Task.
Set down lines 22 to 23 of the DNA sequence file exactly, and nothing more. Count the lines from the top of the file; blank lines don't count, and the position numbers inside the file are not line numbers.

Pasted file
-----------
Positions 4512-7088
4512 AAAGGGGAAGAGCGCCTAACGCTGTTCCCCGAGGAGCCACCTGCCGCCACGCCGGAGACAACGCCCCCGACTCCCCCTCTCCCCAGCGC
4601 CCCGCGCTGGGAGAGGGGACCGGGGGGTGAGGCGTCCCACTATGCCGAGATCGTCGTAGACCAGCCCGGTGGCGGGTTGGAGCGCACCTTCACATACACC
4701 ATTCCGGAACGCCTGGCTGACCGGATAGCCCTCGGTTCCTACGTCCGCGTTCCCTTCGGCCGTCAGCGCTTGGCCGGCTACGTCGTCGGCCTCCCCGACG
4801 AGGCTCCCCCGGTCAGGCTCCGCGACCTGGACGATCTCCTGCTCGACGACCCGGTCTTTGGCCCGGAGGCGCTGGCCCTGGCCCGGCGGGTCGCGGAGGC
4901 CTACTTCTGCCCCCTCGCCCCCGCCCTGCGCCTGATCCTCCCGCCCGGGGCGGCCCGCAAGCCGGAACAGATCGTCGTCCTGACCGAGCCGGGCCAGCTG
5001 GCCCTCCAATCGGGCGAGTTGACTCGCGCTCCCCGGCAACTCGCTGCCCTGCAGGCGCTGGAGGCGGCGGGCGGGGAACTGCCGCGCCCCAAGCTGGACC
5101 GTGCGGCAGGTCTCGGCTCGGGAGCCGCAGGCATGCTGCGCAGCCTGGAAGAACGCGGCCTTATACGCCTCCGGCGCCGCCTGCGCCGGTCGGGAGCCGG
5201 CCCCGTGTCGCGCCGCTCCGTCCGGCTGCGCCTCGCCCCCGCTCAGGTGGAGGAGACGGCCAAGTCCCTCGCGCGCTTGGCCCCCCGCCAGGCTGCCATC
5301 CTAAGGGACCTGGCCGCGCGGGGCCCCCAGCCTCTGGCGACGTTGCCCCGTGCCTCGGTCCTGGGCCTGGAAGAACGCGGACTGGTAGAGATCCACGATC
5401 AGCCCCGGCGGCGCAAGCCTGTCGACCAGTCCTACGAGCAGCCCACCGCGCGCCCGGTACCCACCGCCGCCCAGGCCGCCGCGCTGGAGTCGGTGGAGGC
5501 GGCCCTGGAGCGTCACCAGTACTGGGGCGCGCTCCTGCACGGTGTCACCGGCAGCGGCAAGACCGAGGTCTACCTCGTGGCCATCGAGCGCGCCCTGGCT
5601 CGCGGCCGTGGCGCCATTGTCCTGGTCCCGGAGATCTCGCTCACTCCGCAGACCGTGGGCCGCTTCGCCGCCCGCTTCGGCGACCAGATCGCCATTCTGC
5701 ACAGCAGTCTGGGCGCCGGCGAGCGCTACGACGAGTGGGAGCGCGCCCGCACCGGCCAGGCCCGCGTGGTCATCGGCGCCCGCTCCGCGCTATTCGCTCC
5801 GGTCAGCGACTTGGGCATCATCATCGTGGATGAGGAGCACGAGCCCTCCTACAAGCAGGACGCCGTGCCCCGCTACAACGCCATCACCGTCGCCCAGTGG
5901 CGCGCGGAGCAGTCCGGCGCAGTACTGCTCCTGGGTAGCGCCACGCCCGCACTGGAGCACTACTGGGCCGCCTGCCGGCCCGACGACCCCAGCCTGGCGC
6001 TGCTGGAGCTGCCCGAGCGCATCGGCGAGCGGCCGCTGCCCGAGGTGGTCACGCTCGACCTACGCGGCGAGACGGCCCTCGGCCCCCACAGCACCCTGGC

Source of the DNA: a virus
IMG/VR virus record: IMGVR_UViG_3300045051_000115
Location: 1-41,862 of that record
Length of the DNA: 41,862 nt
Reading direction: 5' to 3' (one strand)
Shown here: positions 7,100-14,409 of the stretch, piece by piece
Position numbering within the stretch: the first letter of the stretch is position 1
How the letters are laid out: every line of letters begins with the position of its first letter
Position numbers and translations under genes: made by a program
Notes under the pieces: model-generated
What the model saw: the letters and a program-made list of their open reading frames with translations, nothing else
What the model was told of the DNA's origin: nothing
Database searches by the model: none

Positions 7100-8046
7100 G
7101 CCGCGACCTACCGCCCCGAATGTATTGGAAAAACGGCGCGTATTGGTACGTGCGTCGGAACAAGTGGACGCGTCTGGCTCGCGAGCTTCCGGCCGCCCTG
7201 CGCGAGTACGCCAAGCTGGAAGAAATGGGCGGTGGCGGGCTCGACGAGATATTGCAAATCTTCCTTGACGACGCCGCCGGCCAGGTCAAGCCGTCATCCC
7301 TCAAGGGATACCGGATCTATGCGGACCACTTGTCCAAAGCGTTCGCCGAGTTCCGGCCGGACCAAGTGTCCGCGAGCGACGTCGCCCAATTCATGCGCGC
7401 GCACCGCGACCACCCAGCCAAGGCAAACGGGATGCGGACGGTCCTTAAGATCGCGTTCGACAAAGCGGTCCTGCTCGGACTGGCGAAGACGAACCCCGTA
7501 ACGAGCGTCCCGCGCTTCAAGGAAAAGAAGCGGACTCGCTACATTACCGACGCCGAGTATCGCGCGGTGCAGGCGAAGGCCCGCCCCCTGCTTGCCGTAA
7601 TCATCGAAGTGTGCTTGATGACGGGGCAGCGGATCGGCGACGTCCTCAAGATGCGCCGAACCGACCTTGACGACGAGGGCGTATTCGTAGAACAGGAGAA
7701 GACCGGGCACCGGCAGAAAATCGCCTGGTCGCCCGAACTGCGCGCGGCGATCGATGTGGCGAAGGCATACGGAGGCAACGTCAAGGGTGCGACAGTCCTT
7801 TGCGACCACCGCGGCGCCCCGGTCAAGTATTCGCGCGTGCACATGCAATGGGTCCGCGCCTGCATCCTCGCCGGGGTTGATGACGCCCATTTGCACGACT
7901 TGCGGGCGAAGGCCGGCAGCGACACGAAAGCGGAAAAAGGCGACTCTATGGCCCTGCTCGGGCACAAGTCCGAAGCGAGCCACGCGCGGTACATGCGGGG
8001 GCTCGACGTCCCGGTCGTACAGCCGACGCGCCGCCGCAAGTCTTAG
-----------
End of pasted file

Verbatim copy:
Reading direction: 5' to 3' (one strand)
Shown here: positions 7,100-14,409 of the stretch, piece by piece